Tim Pawlenty to form an exploratory committee: Will being the first help?

Tim Pawlenty will become the first 'serious' Republican candidate to form an exploratory committee, which allows him to raise campaign funds. The announcement is expected on Facebook.

Jim Cole/AP
With his wife Mary at his side, likely Republican presidential hopeful, former Minnesota Gov. Tim Pawlenty speaks with reporters after talking with doctors and workers at Dartmouth-Hitchcock Medical Center, March 11, in Lebanon, N.H.

Former Minnesota Gov. Tim Pawlenty (R) will announce an exploratory committee for a presidential campaign Monday afternoon, an aide said. The move will make him the first serious contender for the Republican nomination to set up such a committee.

Mr. Pawlenty is expected to make his announcement at 3:00 p.m. via Facebook, a sign of how important social media have become in politics.

Though not well known among the general public nationally, Pawlenty is respected in conservative circles for his budget-cutting during two terms as governor of Democratic-leaning Minnesota. He wins points for his affable, mild-mannered personal style, but that can also translate into a lack of charisma that could make him hard to notice in a crowded Republican field. Pawlenty, an evangelical Christian, is also a committed social conservative.

RELATED: Is Obama unbeatable in the 2012 presidential election?

Pawlenty has been methodically preparing the way for a presidential run for many months – assembling advisers , traveling to early primary states, raising money for his political action committee, releasing a book – so his announcement comes as no surprise. But by being the first of the serious players to launch an exploratory committee, he is likely hoping for a boost from the free media that comes with being first.

“From now on, he will be identified as first to announce,” says Larry Sabato, a political scientist at the University of Virginia, Charlottesville. “That gives an indication that he’s working it hard – and people usually want to give the nomination to someone who’s working hard.”

Vin Weber, co-chairman of Pawlenty’s Freedom First PAC, says in an interview that there was never an intention to be first or to avoid going first.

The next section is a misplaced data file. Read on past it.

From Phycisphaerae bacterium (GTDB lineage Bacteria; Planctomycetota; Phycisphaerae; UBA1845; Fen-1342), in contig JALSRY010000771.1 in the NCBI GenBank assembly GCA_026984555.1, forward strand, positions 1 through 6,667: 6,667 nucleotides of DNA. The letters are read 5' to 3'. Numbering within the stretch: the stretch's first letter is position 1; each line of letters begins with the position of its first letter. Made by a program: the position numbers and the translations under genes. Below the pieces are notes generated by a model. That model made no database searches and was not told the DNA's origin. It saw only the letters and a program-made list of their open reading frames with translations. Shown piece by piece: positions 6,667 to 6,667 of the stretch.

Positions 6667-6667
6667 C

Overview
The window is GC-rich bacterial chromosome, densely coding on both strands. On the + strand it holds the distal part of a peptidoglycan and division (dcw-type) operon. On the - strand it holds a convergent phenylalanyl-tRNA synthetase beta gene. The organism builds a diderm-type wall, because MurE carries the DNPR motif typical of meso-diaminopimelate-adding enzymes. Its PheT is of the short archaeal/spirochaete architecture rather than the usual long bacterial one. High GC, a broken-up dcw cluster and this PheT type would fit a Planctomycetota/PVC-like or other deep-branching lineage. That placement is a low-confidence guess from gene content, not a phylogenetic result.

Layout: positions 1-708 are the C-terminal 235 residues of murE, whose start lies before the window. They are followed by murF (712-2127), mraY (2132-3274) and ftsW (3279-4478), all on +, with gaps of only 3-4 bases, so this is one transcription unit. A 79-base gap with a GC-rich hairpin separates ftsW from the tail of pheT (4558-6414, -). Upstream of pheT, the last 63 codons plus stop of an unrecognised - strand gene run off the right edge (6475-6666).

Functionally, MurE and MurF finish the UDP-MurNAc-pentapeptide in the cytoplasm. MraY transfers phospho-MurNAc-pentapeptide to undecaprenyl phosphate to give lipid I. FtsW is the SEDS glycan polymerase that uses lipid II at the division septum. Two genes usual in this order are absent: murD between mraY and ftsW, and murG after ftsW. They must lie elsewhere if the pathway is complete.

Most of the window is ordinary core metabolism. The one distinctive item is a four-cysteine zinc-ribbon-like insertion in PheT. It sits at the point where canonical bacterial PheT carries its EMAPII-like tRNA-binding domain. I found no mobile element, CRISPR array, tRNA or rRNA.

“We actually discussed that at one point, and I don’t think that mattered to him or the team,” Mr. Weber says. “One of the advantages that Tim Pawlenty has is that he has been very straightforward, very systematic, and very well-organized about his pursuit of a presidential candidacy. He has been less coy than others.”

Among the long shots already in the “exploratory committee” phase of the Republican race to replace President Obama are Herman Cain, the former CEO of Godfather pizza, and Fred Karger, a longtime Republican operative who is openly gay.

Former House Speaker Newt Gingrich showed all the signs of preparing to announce an exploratory committee earlier this month, but pulled back and declared that he was “exploring” a possible run. The mixed signals may have damaged his chances of breaking into the top tier of Republican hopefuls.

By establishing a formal exploratory committee with the Federal Election Committee, Pawlenty will now be allowed to raise campaign money and hire more staff.

Pawlenty has also been reaching out aggressively to the tea party movement, a signal of the important role it will play in determining the Republican nominee. But in Pawlenty’s case, it is also a sign that he needs to get beyond his mild-mannered image and establish his bona fides as a true conservative. The challenge for him, as with all the other potential Republican hopefuls, will be to avoid being seen as too close to the tea party. Winning over the independent vote in the general election will be the key to success.

RELATED: Is Obama unbeatable in the 2012 presidential election?

of stories this month > Get unlimited stories
You've read  of 5 free articles. Subscribe to continue.

Only $1 for your first month.

Get unlimited Monitor journalism.